Funding ESLint's Future

With ESLint being an important part of the JS ecosystem, we are happy to announce the launch of the ESLint Collective. We share what this means and our goals and plans, and we introduce our first sponsors. Thanks to the ESLint community, we can make ESLint's development more sustainable.

Facebook and Airbnb donate to ESLint

June 2019 will mark six years since ESLint was first released. What began as a side project for a very narrow use case has grown into the most popular JavaScript linter in the world, with over 6.5 million npm downloads every week. ESLint is now used by both large companies and individual developers to help find and fix problems with JavaScript code every day. In addition, ESLint has been flexible enough to work with languages derived from JavaScript, such as Flow and TypeScript, and even helps mobile developers by linting React Native.

All of this means that ESLint has become an important part of the JavaScript ecosystem. It’s a tool that the JavaScript community depends on and expects to be available, performant, and secure. These expectations are currently being met by an all-volunteer team who spends their free time during lunch breaks, nights, and weekends maintaining ESLint. And while that has worked well for normal maintenance, it’s grown difficult to deal with more involved issues such as roadmap planning and security issues.

In short, we’ve realized that in order for ESLint to continue to grow and evolve, we need to get more organized and set up a way to fund ESLint’s development going forward.

The ESLint Collective

Today, we are happy to announce the ESLint Collective on Open Collective. Open Collective is a secure way for people to sustain and support open source projects. The funds taken in and paid out are publicly available on each collective’s page, so there is 100% transparency around the money a collective uses. Open Collective has already helped other JavaScript ecosystem projects such as Webpack and Babel to fund their ongoing development, and the ESLint team is happy to join them on what has proven to be a great option for open source sustainability.

Some of the benefits of working with Open Collective include:

  • Full Transparency. Everyone gets to see where money is coming from and where it’s going.
  • Individual and Corporate Sponsors. Open Collective makes it easy for both individuals and companies to sponsor open source projects.
  • Potential Tax Benefits. Because funds are paid to the Open Source Collective, a 501©(6) organization in the U.S., there may be tax benefits for some donors (please check with your accountant).
  • Automatic Invoicing. For corporate sponsors, Open Collective automatically generates and sends invoices for tracking purposes.
  • Open Participation. Anyone can request reimbursement for funds spent helping the ESLint project and ESLint can pay out to anyone.

How will the money be spent?

The ESLint team has a lot of ideas about how to proceed going forward. Depending on the amount we raise, here are some of the things we’re planning:

  • Paying team members for maintenance and development. All ESLint team members are still contributing in their spare time. Having the option to work part-time or full-time on ESLint, and be compensated for it, would allow for faster and more consistent development.
  • Rewarding contributions from the community. We’d like to reward everyone who contributes to ESLint, whether it’s a one-time contribution or ongoing contributions. We are still figuring out the details, but rewarding people with everything from stickers and t-shirts to cash payouts for significant contributions are things we are thinking about right now.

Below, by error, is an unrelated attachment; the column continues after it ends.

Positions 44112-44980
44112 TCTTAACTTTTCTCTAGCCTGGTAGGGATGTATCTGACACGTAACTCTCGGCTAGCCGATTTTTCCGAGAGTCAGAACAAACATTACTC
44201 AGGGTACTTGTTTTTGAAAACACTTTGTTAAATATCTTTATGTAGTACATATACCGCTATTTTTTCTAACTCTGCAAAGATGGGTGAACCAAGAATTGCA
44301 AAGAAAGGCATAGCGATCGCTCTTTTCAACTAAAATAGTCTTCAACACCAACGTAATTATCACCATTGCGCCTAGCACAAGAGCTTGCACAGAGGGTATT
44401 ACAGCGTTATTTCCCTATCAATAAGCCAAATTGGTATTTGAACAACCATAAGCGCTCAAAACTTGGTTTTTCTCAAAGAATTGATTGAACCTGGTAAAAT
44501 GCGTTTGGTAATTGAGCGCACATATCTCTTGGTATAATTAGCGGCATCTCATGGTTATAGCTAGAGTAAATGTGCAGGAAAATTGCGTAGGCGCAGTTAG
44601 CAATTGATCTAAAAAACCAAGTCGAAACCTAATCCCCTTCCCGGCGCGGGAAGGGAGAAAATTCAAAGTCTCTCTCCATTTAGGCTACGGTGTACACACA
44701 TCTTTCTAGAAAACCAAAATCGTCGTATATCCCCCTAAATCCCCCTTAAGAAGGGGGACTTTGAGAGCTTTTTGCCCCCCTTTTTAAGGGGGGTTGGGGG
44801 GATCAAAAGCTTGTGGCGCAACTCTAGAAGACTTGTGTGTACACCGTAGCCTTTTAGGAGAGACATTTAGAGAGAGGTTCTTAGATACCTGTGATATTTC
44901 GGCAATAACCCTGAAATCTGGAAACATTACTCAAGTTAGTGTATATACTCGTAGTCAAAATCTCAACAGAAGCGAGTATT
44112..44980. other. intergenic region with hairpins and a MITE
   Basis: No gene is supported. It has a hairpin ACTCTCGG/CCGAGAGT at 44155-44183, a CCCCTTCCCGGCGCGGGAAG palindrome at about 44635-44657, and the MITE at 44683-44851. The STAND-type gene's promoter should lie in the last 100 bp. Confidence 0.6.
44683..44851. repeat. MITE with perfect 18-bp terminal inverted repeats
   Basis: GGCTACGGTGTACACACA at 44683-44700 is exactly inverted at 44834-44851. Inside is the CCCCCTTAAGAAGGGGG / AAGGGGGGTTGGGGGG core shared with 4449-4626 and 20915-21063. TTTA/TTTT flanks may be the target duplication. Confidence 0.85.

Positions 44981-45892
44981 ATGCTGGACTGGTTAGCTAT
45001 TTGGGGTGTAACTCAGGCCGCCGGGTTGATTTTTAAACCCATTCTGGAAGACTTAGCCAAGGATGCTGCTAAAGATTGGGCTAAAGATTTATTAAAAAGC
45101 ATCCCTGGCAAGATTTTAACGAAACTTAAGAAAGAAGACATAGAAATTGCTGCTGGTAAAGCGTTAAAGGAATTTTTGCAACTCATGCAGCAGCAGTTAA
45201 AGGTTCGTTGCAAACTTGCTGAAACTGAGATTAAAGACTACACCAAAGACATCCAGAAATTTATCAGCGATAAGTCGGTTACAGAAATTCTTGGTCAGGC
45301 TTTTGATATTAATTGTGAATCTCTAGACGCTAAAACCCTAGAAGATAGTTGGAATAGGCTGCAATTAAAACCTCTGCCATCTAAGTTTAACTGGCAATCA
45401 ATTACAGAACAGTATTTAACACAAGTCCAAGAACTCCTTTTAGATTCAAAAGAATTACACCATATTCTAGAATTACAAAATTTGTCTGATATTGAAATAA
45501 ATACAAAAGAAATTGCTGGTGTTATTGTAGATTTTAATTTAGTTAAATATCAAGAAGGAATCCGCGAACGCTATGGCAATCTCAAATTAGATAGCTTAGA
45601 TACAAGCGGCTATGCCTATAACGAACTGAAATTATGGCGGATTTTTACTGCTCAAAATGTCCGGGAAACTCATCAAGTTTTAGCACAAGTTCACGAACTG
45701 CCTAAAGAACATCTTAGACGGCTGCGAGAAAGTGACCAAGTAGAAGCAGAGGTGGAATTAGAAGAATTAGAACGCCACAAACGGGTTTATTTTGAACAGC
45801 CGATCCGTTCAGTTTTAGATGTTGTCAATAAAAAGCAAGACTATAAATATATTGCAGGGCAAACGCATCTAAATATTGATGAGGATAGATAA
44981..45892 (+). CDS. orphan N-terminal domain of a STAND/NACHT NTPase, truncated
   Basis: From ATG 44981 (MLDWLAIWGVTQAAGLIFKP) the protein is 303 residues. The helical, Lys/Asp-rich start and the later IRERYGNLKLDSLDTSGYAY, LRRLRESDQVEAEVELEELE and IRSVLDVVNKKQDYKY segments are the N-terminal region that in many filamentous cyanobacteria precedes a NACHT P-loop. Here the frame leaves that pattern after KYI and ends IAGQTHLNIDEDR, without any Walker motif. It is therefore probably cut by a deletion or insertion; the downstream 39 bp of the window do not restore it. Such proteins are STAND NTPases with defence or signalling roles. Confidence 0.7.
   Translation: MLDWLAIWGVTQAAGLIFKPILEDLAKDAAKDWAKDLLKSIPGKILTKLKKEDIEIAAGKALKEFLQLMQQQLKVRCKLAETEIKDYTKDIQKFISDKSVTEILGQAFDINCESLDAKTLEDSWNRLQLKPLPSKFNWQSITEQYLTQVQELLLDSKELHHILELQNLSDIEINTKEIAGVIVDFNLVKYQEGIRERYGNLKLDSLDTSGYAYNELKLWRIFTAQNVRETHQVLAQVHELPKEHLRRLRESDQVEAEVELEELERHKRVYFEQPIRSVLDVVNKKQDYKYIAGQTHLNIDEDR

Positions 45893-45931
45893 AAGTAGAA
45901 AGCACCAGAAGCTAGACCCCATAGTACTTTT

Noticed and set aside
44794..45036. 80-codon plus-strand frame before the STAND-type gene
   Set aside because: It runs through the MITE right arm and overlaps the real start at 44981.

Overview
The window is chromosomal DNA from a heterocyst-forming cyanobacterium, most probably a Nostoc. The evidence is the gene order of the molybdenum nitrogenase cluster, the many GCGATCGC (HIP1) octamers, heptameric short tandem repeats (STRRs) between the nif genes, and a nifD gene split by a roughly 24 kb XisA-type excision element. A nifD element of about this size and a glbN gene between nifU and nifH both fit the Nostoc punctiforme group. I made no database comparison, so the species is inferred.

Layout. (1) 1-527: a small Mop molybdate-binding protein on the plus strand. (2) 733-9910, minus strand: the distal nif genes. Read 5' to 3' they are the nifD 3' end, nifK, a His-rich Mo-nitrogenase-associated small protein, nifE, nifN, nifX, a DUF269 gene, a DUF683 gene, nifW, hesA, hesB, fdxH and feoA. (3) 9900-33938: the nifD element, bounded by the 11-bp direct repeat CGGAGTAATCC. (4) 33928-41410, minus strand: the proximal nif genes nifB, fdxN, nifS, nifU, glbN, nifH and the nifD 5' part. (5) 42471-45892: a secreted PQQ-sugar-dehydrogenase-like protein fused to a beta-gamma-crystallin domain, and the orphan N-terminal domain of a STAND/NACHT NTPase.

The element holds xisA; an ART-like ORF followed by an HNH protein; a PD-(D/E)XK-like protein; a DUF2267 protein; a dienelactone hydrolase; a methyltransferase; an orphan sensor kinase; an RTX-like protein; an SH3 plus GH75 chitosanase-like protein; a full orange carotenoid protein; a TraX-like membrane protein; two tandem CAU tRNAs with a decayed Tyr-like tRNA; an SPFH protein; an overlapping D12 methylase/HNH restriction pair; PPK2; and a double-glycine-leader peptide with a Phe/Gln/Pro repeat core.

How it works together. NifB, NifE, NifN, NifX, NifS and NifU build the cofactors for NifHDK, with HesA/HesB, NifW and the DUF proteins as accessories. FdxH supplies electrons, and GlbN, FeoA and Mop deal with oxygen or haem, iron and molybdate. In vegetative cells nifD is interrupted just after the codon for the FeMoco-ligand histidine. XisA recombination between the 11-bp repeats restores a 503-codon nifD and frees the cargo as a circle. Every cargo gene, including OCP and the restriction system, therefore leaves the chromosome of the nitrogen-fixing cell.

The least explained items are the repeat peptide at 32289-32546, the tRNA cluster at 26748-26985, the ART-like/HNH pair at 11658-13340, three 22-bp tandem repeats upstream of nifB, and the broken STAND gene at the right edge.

• Improve documentation. ESLint’s documentation hasn’t had a significant overhaul since the project was first released. We feel there are a lot of ways to improve the documentation, including potentially contracting an information architect or technical writer to improve our documentation.
  • Better communication and support. By paying team members part-time or full-time, that also opens up the possibility of sending team members to meetups, companies, and conferences to interact with the community and better understand the problems developers are facing.
  • Developing a Roadmap. For a while, the ESLint team has mostly worked on a one-off basis in terms of which features to implement. Without knowing who would be able to spend what amount of time on the project, it was difficult to do long-term planning and develop a roadmap for the future. This is something we will finally be able to do when we are a self-sustaining project.

Our Goal: $20,000 per month

In order to achieve everything we have in mind, we believe that we will need $20,000 per month. With this amount, we can sustain ESLint for the foreseeable future.

Introducing our first sponsors

We’re also excited to announce our first sponsors. Facebook and Airbnb have both pledged $1,000 per month to support ESLint.

Additionally, Frontend Masters has donated $200 to support ESLint.

If your company also uses ESLint to find and fix problems in your JavaScript code, please ask them to join these fantastic companies in sponsoring ESLint. (All sponsors above $200 per month get their logos on both the ESLint README and on the homepage of

We’d like to thank Eric Nakagawa at Facebook, Jordan Harband at Airbnb, Marc Grabanski at Frontend Masters, and Pia Mancini at Open Collective for supporting our early sponsorship efforts at their respective companies.

The best is yet to come for ESLint

We are grateful to the ESLint community for your continued support and feedback, and we’re looking forward to continuing to interact and grow with you. We truly believe that the best is yet to come for ESLint, and with financial support from the companies that use ESLint, we will be able to achieve our vision.

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